Clarity in Writing One of the biggest mistakes you can make is related to the clarity of your executive summary.
Always note that your audience [or audiences] are likely seeing your research study for the first time.
This will better prepare you for how to organize and summarize the study.
Remember this is not a brief abstract of 300 words or less but, essentially, a mini-paper of your paper, with a focus on recommendations.
Check to make sure that the summary will make sense as a separate document from the full research study.
By taking some time before re-reading it, you allow yourself to see the summary with fresh, unbiased eyes.
This may only necessitate the rewriting of the introduction and conclusion, but it could require rewriting the entire summary in order to fit the needs of the reader.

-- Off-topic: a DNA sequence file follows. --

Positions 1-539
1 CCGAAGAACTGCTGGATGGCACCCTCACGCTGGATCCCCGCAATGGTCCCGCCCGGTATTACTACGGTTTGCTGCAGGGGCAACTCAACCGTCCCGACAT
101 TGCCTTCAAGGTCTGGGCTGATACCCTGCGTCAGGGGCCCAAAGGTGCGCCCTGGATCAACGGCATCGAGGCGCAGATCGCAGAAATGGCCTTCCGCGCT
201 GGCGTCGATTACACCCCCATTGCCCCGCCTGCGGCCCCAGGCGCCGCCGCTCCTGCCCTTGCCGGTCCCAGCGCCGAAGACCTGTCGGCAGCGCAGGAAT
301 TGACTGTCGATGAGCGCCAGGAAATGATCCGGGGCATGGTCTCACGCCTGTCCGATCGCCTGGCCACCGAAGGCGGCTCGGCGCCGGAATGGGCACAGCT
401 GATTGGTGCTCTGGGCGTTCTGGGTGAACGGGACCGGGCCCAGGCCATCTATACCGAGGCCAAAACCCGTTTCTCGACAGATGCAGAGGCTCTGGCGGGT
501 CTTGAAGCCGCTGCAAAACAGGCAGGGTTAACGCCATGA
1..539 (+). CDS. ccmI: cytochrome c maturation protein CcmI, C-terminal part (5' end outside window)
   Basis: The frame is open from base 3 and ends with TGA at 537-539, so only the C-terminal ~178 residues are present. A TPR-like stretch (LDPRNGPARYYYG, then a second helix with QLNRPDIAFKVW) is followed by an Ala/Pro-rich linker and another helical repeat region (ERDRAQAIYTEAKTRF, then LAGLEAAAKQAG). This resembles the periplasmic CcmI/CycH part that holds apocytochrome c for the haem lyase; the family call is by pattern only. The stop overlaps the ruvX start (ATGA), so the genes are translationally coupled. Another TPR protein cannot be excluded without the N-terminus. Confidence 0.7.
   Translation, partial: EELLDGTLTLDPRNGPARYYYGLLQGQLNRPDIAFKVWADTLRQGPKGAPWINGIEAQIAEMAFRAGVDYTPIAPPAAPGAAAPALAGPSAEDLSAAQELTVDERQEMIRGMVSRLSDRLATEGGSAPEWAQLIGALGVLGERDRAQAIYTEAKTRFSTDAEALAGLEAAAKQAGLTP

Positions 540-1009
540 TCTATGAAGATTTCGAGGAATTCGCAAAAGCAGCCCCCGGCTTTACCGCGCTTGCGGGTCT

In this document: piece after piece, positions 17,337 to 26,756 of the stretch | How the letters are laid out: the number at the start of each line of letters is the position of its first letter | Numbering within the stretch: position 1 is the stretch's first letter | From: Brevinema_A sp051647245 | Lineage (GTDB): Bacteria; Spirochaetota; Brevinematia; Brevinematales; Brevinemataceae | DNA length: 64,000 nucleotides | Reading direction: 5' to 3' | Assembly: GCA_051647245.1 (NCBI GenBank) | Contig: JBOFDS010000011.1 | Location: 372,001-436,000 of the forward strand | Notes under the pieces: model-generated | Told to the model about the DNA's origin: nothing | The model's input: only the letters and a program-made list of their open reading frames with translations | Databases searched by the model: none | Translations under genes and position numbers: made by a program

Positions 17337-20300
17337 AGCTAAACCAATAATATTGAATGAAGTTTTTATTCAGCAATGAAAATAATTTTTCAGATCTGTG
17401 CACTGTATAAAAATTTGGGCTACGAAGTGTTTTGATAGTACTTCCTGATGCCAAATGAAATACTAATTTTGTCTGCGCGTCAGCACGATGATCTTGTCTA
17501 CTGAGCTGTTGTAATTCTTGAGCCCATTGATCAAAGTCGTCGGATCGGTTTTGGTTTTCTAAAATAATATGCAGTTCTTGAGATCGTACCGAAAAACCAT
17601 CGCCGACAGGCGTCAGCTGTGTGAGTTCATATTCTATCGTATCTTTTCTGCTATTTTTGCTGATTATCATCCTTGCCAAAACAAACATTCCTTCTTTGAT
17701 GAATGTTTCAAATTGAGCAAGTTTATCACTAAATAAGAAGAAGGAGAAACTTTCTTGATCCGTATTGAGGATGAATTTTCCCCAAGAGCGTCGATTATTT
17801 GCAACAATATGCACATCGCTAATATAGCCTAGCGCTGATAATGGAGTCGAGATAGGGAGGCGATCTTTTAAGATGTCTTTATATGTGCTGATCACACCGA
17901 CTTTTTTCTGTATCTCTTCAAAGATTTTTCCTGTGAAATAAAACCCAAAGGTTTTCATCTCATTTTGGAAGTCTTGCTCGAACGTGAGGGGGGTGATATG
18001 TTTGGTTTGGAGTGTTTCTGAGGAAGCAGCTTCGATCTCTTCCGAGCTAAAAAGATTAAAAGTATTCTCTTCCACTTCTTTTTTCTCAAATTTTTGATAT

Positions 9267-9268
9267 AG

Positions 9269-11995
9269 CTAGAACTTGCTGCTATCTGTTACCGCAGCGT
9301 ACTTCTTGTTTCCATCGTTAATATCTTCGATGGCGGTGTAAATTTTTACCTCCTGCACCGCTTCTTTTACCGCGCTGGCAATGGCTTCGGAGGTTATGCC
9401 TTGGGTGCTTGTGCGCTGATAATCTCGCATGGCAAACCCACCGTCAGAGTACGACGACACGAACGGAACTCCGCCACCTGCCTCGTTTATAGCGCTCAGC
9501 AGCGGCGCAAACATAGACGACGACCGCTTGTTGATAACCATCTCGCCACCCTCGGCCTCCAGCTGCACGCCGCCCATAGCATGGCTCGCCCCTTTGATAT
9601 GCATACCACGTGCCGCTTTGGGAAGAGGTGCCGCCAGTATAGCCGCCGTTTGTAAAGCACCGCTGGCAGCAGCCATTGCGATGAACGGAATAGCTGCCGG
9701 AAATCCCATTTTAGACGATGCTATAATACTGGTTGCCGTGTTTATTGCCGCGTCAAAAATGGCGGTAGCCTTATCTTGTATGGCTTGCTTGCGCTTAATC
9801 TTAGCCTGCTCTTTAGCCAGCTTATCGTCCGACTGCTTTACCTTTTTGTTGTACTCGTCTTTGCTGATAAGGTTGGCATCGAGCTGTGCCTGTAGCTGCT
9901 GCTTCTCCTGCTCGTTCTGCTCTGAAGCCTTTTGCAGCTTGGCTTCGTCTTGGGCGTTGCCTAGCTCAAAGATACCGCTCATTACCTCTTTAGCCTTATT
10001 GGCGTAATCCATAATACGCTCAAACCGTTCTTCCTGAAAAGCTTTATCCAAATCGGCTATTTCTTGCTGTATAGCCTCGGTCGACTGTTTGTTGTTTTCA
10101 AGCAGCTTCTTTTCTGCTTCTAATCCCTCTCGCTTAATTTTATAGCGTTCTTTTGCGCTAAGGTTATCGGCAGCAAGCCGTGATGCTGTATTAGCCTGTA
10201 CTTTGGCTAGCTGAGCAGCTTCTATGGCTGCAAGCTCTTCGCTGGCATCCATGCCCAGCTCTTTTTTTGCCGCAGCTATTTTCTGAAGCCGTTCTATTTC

If necessary, be sure to consider the types of audiences who may benefit from your study and make adjustments accordingly. "Stay Healthy with a Winning Executive Summary." Technical Communication 41 (1994): 511-517; The Report Abstract and Executive Summary.
Cutting and Pasting With the exception of specific recommendations made in the study, do not simply cut and paste whole sections of the original document into the executive summary.
You should paraphrase information from the longer document.